This page contains a Flash digital edition of a book.
FRENCH SWITZERLAND


Continuing Switzerland’s watchmaking tradition


Patrick Schaller:


Story by Katherine Martin Photos by Alison Smith


T e tradition of watchmaking in Patrick Schaller’s family dates back to his great-grandfather who started making watches in Switzerland toward the end of the 19th century.


Schaller’s watch and jewelry store in Montreux features seven different Swiss watch brands.


Schaller, who has been the owner of


Schaller Watches and Jewelry in Montreux for the last 10 years, said Switzerland is famous for the quality of its watches. “T e watches started off being


made by the farmers in the mountains who had nothing to do in the winter because it was snowing and it was cold and they had to wait,” Schaller said. “T ey had time, time, time, and they started to work for independent technical plant.” T e farmers started by making wheels


and tiny parts for the watches. Schaller said that’s where it all began. When the industry began growing, the


farmers couldn’t keep up with the demands of being a watchmaker, so independent businesses began to form. Shaller’s store has been open since 1962. T e family owned a store in Africa for 30 years until they moved back to Switzerland. Schaller fi rst began working in the


watch industry on the business side and then studied the technical side of watchmaking. Doing both, Schaller said, helps in a family-owned business. “Selling is the end for us,” he said. “It’s the beginning for the person who buys the


102| ALPINE LIVING 2011


watch, but for us it’s the end of the story.” Today, fewer jewelry and watch store


owners know how to fi x what they sell because watchmakers rarely sell their own goods, instead selling them through a sales company. Schaller said when he started in the


industry, it was normal for all store owners to be able to fi x their products. Now, because most people only go to business school and not technical school, it is less common for them to sell and fi x their products. Schaller said what he likes best about


working in the watch industry is fi xing the movements inside the watch. “T e good part is when you have to fi nd


out why the watch is not working because it’s always diff erent,” he said. “You have to ask the person if the watch is slow, or if it has stopped, or if there has been an accident and then you go in and look.” Schaller said the great tradition of Swiss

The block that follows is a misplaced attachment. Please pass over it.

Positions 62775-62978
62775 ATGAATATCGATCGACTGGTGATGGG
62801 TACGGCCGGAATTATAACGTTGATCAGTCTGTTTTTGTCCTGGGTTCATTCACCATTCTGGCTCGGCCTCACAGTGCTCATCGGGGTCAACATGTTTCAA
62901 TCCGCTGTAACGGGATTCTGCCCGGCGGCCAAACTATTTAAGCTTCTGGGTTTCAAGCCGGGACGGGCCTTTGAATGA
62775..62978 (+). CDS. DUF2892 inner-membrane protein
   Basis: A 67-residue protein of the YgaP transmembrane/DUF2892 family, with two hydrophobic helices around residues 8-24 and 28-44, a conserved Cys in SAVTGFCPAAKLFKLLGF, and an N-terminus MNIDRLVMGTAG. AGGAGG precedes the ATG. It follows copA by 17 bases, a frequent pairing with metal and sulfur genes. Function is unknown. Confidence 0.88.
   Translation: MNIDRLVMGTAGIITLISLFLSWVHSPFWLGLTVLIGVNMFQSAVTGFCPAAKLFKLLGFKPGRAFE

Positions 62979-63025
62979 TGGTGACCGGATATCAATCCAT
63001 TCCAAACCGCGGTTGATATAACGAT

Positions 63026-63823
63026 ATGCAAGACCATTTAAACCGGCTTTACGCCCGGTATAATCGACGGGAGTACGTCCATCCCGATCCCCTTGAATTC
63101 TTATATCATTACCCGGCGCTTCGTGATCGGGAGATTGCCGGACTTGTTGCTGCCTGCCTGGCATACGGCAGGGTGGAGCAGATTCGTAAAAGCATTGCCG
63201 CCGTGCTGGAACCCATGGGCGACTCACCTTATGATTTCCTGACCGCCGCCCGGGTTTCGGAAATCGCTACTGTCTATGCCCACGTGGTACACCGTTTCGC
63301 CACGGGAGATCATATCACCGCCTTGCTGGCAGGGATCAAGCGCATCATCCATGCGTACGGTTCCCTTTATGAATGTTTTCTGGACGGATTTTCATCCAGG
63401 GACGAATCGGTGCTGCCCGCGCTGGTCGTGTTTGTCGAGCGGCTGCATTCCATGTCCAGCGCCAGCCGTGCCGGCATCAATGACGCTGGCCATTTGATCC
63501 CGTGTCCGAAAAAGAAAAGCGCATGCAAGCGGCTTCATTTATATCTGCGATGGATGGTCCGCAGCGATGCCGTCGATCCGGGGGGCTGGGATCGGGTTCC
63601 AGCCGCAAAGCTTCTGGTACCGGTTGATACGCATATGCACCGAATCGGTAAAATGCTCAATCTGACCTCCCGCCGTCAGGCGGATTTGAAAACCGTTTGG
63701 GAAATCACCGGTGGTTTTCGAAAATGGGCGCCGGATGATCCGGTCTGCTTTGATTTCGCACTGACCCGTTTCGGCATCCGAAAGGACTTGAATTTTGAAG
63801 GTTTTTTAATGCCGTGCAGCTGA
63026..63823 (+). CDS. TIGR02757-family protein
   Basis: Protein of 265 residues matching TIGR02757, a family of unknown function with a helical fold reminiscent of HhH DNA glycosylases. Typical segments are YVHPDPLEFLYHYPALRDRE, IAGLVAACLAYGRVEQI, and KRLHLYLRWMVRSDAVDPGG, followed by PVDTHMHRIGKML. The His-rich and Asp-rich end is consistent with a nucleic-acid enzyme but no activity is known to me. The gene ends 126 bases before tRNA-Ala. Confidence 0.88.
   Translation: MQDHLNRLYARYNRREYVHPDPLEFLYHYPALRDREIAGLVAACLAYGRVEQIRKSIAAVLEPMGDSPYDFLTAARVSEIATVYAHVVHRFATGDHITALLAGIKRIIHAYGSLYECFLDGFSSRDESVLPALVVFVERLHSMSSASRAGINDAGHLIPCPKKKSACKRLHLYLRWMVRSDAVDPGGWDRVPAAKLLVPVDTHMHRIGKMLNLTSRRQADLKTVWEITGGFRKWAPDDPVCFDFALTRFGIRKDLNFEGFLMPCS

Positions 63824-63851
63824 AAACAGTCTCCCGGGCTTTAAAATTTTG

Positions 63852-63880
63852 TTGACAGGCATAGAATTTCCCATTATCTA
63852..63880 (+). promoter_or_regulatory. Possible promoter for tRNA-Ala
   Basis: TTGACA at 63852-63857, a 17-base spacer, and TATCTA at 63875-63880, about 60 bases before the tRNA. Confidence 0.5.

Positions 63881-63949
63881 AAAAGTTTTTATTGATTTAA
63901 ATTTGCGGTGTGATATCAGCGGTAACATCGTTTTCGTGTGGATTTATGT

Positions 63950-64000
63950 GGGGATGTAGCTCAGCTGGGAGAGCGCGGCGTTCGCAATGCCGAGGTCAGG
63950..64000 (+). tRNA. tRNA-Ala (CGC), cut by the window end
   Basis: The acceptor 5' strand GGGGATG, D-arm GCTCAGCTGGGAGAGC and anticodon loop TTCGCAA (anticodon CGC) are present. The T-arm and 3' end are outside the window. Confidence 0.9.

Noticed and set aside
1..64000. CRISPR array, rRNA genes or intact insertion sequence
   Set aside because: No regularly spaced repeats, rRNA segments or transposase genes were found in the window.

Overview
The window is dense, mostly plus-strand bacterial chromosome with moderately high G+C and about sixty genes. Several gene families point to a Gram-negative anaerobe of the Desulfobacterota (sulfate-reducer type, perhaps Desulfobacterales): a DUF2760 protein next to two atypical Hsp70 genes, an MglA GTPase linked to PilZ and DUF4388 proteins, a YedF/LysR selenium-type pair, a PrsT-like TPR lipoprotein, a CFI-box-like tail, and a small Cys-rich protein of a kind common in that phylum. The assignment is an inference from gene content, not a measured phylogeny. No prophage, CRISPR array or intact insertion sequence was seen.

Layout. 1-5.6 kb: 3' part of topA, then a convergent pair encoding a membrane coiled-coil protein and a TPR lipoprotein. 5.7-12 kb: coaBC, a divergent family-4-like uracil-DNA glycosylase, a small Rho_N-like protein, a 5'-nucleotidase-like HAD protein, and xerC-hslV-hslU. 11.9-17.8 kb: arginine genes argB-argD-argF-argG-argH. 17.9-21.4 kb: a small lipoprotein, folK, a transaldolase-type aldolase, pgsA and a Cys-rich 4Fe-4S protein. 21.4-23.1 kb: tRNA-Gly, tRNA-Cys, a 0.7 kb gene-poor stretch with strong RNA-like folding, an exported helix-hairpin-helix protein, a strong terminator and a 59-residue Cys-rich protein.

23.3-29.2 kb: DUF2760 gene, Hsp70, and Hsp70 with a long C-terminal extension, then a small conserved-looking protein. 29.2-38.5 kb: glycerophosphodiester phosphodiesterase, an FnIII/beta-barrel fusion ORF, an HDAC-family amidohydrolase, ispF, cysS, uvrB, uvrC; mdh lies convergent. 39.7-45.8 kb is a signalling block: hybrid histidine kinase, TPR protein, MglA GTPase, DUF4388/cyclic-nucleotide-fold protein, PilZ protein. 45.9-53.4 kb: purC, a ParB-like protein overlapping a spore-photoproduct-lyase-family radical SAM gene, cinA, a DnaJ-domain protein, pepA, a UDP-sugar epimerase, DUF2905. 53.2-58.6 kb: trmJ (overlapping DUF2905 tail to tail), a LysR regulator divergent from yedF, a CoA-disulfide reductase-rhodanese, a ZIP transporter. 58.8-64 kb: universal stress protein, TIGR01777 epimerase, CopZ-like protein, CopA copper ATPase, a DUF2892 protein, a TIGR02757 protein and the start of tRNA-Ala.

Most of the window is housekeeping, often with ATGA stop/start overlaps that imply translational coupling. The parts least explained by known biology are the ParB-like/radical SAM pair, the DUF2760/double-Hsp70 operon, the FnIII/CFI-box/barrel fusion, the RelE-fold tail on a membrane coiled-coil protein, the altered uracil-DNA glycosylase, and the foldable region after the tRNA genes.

watchmaking is what makes their products the best. “It’s the know-how that you end up


having aſt er so many years and centuries of making the watches,” he said. Schaller sells seven diff erent types of Swiss watch brands in his store; Rolex is


the best-selling product. Schaller said if you asked any Swiss


watch store owner who carries Rolex what their best selling brand was, Rolex would be number one. Other Swiss brands, such as Patek


Philippe, IWC and Cartier, may off er more complicated watches that only have to be wound every eight days and cover two time zones, but Rolex provides a more simple, quality watch, Schaller said. Since he has been in business, Schaller


said the styles of watches he sells have evolved. “If you take the Middle East, they used


to buy very big, very fl ashy watches, the man and the woman,” he said. “Now, they tend to have taste similar to what we like, not many stones, more discrete. On the other hand, you have the Russians and they have very fl ashy taste. So, I think it’s all in the question of the person.” Schaller said there is no longer a high


season for when he sells the most watches because people come to Montreux throughout the year. “Most of the people, the tourist people,


when they come to Switzerland they come to buy watches,” Schaller said. “T at’s what we’re famous for.”


Page 1  |  Page 2  |  Page 3  |  Page 4  |  Page 5  |  Page 6  |  Page 7  |  Page 8  |  Page 9  |  Page 10  |  Page 11  |  Page 12  |  Page 13  |  Page 14  |  Page 15  |  Page 16  |  Page 17  |  Page 18  |  Page 19  |  Page 20  |  Page 21  |  Page 22  |  Page 23  |  Page 24  |  Page 25  |  Page 26  |  Page 27  |  Page 28  |  Page 29  |  Page 30  |  Page 31  |  Page 32  |  Page 33  |  Page 34  |  Page 35  |  Page 36  |  Page 37  |  Page 38  |  Page 39  |  Page 40  |  Page 41  |  Page 42  |  Page 43  |  Page 44  |  Page 45  |  Page 46  |  Page 47  |  Page 48  |  Page 49  |  Page 50  |  Page 51  |  Page 52  |  Page 53  |  Page 54  |  Page 55  |  Page 56  |  Page 57  |  Page 58  |  Page 59  |  Page 60  |  Page 61  |  Page 62  |  Page 63  |  Page 64  |  Page 65  |  Page 66  |  Page 67  |  Page 68  |  Page 69  |  Page 70  |  Page 71  |  Page 72  |  Page 73  |  Page 74  |  Page 75  |  Page 76  |  Page 77  |  Page 78  |  Page 79  |  Page 80  |  Page 81  |  Page 82  |  Page 83  |  Page 84  |  Page 85  |  Page 86  |  Page 87  |  Page 88  |  Page 89  |  Page 90  |  Page 91  |  Page 92  |  Page 93  |  Page 94  |  Page 95  |  Page 96  |  Page 97  |  Page 98  |  Page 99  |  Page 100  |  Page 101  |  Page 102  |  Page 103  |  Page 104  |  Page 105  |  Page 106  |  Page 107  |  Page 108  |  Page 109  |  Page 110  |  Page 111  |  Page 112  |  Page 113  |  Page 114  |  Page 115  |  Page 116  |  Page 117  |  Page 118  |  Page 119  |  Page 120  |  Page 121  |  Page 122  |  Page 123  |  Page 124